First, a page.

By Anna Pulley
By Erin Sherbert
By Chris Roberts
By Erin Sherbert
By Rachel Swan
By Joe Eskenazi
By Erin Sherbert
By Erin Sherbert
The rubes roared. The kid raised his jeans and beamed.
"I want you to remember," said Chicken before delivering the line that he uses to close every circus show. "We who have done so much with so little for so long are now completely qualified to do anything and everything with absolutely nothing at all. Thank you. Good night."
Chicken stepped down from the stage, but no one left the bar. They were all chattering with one another, laughing, and buying more drinks.
Chicken swaggered up to me with a de-vious grin.
"I can't believe you got that guy to shoot a bottle rocket out of his ass!" I said.
"You know why he did it?" Chicken asked. "You know why he did it?"
"No," I said.
"He did it because I fucking told him to do it!"
The bartender hadn't shouted last call when Ducky rushed up to me, still in her Knockers outfit. "Some rockabilly chick just came up to me, grabbed my hand, and put it between her legs. She said, 'I really loved your show. You were so great.' Then she told me that her boyfriend was sitting right over there, and that she wasn't wearing any underwear."
I didn't know what to say. The rockabilly chick was, in fact, sitting with her boyfriend and a couple of other swing kids. I shook my head and went back to my seat by the stage.
Ten minutes later, the rockabilly chick scuttled across the room and disappeared into the bathroom. Twenty minutes thereafter, she rejoined the swing kids. I looked over to the bathroom and saw Ducky emerge.
I smiled. "I saw that," I said.
She giggled. "That chick has double-G boobs. She's got em wrapped up under her dress."
I told her I'd never heard of double-G boobs.
"Once you go past double-D you can call them anything you want. You have to get custom bras."
"What happened in there, Ducky?" I asked.
"Let's just say she helped me get out of my clown costume."
Chicken was tired again. It was 3 a.m. He was hallucinating. And he was hungry. Chicken, Ducky, David, Justinian, and I were in a Boise supermarket, each looking for a separate ingredient for corn chowder: milk, frozen corn, bacon, some vegetables. No spices, though. Those would chew on Chicken's ulcer.
We attracted heat in the checkout line. The supermarket's security guard was surveying the crew, ogling Ducky. Justinian paid for the groceries. Chicken walked past the register and -- importantly -- through the shoplifting prevention panels without alarm. He sidled up to the security guard, a paunchy rent-a-cop who could have been 27 or 42. Chicken drew a long, black balloon from his pocket.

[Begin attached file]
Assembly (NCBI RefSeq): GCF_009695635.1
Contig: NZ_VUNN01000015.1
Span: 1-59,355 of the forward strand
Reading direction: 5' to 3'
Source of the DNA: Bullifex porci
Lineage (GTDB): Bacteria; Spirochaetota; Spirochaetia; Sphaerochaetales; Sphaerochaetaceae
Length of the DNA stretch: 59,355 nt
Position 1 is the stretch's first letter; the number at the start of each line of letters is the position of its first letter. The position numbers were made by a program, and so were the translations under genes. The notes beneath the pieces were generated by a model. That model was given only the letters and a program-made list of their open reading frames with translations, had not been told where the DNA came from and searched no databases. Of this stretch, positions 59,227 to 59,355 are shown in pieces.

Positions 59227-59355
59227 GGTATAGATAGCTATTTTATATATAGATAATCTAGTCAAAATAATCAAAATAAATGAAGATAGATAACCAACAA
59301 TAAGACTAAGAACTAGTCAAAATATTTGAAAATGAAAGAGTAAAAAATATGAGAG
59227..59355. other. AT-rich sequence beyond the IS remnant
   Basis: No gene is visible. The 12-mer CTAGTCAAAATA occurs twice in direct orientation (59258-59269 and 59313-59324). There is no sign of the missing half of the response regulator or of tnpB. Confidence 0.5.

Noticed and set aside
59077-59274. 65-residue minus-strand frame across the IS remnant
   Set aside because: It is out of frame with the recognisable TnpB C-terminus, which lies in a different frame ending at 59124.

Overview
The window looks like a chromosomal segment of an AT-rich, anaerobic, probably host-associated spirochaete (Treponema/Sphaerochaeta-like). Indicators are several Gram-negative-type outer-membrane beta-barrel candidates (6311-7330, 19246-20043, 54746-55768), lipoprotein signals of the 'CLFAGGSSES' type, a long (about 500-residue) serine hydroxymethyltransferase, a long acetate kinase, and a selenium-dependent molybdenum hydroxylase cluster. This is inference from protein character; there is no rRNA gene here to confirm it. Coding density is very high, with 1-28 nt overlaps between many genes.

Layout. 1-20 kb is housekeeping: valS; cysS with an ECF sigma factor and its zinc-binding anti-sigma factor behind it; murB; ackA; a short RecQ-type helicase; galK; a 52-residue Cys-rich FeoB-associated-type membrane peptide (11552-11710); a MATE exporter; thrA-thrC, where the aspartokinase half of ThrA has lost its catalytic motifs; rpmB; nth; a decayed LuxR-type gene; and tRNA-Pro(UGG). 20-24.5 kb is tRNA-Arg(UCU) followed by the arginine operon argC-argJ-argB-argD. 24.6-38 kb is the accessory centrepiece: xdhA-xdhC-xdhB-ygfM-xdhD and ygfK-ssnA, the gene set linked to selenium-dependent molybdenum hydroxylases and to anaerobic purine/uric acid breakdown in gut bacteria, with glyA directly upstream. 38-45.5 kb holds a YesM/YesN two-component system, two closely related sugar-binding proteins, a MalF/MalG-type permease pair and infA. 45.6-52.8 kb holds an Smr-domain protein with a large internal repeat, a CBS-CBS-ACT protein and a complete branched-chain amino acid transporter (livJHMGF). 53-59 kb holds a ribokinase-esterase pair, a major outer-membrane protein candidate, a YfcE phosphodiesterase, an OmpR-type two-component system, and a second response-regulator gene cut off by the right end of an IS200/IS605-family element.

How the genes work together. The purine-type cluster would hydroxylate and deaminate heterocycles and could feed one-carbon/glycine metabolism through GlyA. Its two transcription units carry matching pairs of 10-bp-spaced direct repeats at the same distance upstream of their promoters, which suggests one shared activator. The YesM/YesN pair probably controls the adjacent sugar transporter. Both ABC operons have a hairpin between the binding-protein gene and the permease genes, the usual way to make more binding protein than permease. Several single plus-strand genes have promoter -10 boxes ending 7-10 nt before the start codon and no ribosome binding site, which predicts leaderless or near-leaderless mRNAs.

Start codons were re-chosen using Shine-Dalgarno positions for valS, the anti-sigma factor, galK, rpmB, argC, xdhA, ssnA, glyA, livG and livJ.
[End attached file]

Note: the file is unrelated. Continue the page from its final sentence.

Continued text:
"When was the last time someone made you a balloon animal?" he asked.
"I don't want a balloon animal," the rent-a-cop said.
"Of course you don't want a balloon animal," Chicken said. "You want to watch me make a balloon animal. C'mon, anything you want."
The rent-a-cop stared at Chicken as he inflated the balloon into a long, black sausage.
"He looks like a poodle man to me," I said.
Chicken began to twist the balloon. "Poodles should be taken out to the desert and shot," the rent-a-cop said. "Only dog worth a thing is a trained pit bull. Maybe a Rottweiler."
Chicken was almost finished. "I'm going to give you something every man needs," he said. He looked the rent-a-cop straight in the face and held up a toy poodle. "An enemy."
The rent-a-cop stared at the poodle in Chicken's hands. "I can't take anything from a customer," he said.
"Tell you what," I said. "He's just going to set it here on this counter and slowly walk out of here. We didn't see anything."
We spent the night at Justinian's house and woke up late the next morning. By 3 that afternoon the '74 Duster was cruising along at an undeterminable speed -- I'd just realized Chicken had disengaged the odometer -- somewhere between Boise and Winnemucca. David was staring at nothing, Chicken was singing along with Billy Bragg, and Dammit was nestled on the shelf created by Ducky's push-up bra. I couldn't feel my ass.
"I'm not so sure about driving all the way to Boise for just one show," David said.
"What, did you think we'd stop and do a couple of shows on the way?" Chicken said. "Play Winnemucca?"
"Winnemucca rocks!" said David.
"Not even the radio station in Winne-mucca claims that Winnemucca rocks," Chicken said.
Back in Winnemucca -- officially, and ridiculously, mottoed the "gateway to the Pacific Northwest" -- Chicken determined the Duster needed a new tire. Or not a new tire, but a different tire. On Saturday, after 5 p.m., this was a problem. After a bit of aimless driving and direction-asking, Chicken found one garage that could do the job. There was one hitch: They didn't have any tires. The mechanic pointed him to Wal-Mart.
Chicken didn't bother with the front door at Wal-Mart. He immediately drove around back and found exactly what he was looking for: a pile of tires that Winnemuccans had thrown away. He picked one, examined the tread, and tossed it on top of the Duster.